Nations in which voter suppression targets minorities form the kind of club you shouldn’t want to join. Zimbabwe’s ruling ZANU-PF party was long accused of using intimidation and registration hurdles to reduce the vote of the country’s minority Ndebele community, which tends to vote for the opposition. In Turkey, ethnic Kurds accused the authorities of suppressing their vote in 2018 parliamentary elections by closing polling stations on bogus security grounds. In Moldova, the opposition fears that on Nov. 1 the government will open a higher density of polling stations for its citizens living in Russia, where the nation’s migrant workers tend to back the pro-Russia incumbent President Igor Dodon, than for those in the European Union.

Allegations that Trump’s postmaster general, Louis DeJoy, has cut funding and dismantled sorting machinery for political ends since his appointment in June recall frequent examples of institutional abuse for political ends in other countries. DeJoy has said he’s trimming costs for business reasons. Democrats say he is deliberately undermining the system’s capacity to process mail-in ballots, which are used more by Democratic than Republican voters. Mail-in voting is rare in emerging economies, so this would be a newer twist. But governments determined to stay in power have long used control over other institutions to skew elections, including politicized courts, stacked electoral commissions, weaponized law enforcement, and state-run media that can blank or smear opposition candidates.

The U.S. is still a world apart from Moldova, let alone Potemkin democracies such as Belarus, or—despite President Vladimir Putin’s claims of his country’s democratic superiority—Russia, where free media is muzzled and opposition politicians have been jailed, deported, and even poisoned. “Of course, the situation has changed recently in the U.S., but you cannot compare it,” says Janez Lenarcic, who headed the OSCE’s election monitoring operations when it observed the 2008 and 2012 U.S. presidential contests, as well as votes in many of the former Soviet republics. “In the U.S., you have qualified, effective, efficient electoral administration bodies, you have freedom of the media, freedom of expression—you have vibrant processes and strong traditions based on individual liberties and freedoms,’’ Lenarcic says, adding that he spoke in a private capacity, and not in his current role as the EU’s commissioner for crisis management.

Some of the apparent similarities with weak electoral systems may even speak to the underlying strength of U.S. democracy. Take Trump’s pre-vote warnings of fraud. Prior claims of fraud are common in countries with few or weak democratic institutions. Yet, in those places, it’s invariably the opposition that makes such claims, based on the experience—often well documented by international observers—of past elections a ruling party has stolen. Numerous studies have shown that the U.S. has no modern record of statistically significant voter fraud, whether by mail or at the ballot box.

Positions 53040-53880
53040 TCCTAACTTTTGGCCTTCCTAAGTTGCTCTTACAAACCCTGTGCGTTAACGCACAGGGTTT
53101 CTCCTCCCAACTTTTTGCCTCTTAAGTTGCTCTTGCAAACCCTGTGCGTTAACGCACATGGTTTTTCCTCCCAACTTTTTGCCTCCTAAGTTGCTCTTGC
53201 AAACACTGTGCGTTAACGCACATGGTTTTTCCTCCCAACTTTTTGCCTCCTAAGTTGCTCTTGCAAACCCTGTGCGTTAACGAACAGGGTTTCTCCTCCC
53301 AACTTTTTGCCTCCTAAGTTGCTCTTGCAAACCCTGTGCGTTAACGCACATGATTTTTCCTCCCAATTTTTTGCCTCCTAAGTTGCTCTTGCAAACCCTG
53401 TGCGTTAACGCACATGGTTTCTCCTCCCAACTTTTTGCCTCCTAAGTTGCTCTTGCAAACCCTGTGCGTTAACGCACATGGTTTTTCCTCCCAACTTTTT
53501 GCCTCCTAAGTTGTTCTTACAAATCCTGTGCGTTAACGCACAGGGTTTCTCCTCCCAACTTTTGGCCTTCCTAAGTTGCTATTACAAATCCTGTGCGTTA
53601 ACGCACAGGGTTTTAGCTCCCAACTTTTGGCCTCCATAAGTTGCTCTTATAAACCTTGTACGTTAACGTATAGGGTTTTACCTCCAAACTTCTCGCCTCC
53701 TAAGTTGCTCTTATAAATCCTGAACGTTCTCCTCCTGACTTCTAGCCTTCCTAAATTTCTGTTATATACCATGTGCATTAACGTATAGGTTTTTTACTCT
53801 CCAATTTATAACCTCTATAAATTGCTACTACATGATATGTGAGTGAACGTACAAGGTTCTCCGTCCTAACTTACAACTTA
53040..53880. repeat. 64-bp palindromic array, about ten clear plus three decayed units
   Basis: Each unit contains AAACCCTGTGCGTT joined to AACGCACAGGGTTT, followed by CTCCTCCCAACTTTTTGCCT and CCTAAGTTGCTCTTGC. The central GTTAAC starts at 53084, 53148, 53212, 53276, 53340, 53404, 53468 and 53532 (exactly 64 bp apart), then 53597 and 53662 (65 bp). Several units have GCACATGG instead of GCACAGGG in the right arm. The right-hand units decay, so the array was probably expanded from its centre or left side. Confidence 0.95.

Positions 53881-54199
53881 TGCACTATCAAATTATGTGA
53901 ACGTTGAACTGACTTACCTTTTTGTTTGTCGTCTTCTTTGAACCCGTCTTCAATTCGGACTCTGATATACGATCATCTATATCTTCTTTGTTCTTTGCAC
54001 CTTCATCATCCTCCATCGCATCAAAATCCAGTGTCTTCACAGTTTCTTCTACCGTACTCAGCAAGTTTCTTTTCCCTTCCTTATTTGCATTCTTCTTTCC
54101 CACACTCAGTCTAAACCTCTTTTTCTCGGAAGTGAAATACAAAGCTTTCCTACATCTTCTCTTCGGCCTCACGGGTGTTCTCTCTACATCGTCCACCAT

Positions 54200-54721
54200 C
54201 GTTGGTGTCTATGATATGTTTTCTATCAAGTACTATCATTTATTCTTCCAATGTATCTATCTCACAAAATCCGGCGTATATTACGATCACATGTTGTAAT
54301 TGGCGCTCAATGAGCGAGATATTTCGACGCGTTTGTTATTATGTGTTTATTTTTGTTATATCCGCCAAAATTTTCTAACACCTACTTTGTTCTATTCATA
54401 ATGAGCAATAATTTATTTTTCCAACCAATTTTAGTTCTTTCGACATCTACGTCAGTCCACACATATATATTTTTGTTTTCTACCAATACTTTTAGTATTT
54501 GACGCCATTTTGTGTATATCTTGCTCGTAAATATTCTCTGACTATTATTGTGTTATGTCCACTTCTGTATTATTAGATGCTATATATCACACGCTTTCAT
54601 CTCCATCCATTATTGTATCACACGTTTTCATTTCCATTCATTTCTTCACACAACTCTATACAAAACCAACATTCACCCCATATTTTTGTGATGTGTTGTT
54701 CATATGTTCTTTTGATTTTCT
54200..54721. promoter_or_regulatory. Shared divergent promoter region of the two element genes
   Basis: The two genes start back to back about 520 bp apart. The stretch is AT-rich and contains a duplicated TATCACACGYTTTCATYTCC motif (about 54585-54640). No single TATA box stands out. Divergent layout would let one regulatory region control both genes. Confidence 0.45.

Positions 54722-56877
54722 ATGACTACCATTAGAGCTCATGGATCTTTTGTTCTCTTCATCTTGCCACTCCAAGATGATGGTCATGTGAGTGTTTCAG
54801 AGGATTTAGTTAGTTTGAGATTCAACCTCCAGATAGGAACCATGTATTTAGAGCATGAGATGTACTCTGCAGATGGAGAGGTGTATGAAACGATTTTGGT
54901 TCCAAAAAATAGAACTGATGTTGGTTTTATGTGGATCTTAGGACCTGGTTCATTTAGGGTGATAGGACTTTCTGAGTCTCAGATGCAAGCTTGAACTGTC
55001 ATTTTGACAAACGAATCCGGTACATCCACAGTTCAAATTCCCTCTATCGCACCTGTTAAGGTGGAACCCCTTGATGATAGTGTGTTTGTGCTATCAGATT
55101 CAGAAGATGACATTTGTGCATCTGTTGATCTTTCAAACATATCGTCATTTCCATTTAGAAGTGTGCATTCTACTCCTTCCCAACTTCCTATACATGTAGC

The same goes for the controversy over voter identification laws—something that election observers routinely try to get autocratic governments to adopt. That makes sense in a country such as Zimbabwe, where the inevitable reduction in turnout that voter ID requirements produce is a price worth paying to reduce ballot box stuffing. Less so in the U.S. In 2016, three courts—in Texas, North Carolina, and Wisconsin—overturned new voter identification requirements introduced to combat alleged voter fraud, largely because the states’ attorneys had failed to provide evidence of such a threat. In Wisconsin, the judge complained that they hadn’t produced a single instance of a voter who had been charged with the crime.

Adding citizen observers at polling stations is again something international observers tend to encourage, because it can add transparency to distrusted voting systems. But Trump’s opponents fear that his call for an additional 50,000 Republican party observers to monitor polling stations on Nov. 3—as with the claims of widespread mail-in ballot fraud—may be an attempt to do the opposite: sow doubt in a fundamentally trustworthy system.

What worries historian Edward Foley is that the mechanics of U.S. democracy haven’t always been as trusted or clean as they were for much of the 20th century, and there’s no guarantee they won’t regress. American elections in the 19th and 18th centuries were as rife with instances of blatant fraud, voter intimidation, and violence as those in many emerging democracies today. Foley’s 2016 book Ballot Battles chronicles a litany of bare-knuckled power grabs and ballot fraud, including the use of troops to intimidate voters, bogus ballot exclusions, and an 1855 vote in Kansas on whether to declare itself a free or slave state that saw 6,307 ballots cast—out of 2,905 eligible residents.

Perhaps most worrying today is the precedent of the 1876 Hayes vs. Tilden presidential election, in which Democrats—then largely the party of the South—suppressed the Black vote, and Republicans used their control of critical state election bodies to steal votes back. When both candidates claimed victory, Congress, the final arbiter of such disputes, split on party lines. The deadlock was broken only when Hayes agreed to withdraw federal troops from the South, effectively ending Reconstruction in exchange for the presidency. The Achilles heel of the U.S., says Foley, remains the arbitrating role that partisan institutions play in election disputes.

Still, Alexander Hamilton, a co-author of the U.S. Constitution, once said that the true test of a democracy is not when the result is so tight it’s disputed, but when a candidate rejects a result that is, at least according to the accepted norms, clear. “What would worry Hamilton is if there was an outcome this year that was not close in the 2000 Bush vs. Gore sense,” says Foley. “If there were no hanging chads or real reason to dispute the result—and it’s just that the losing side didn’t like losing.’’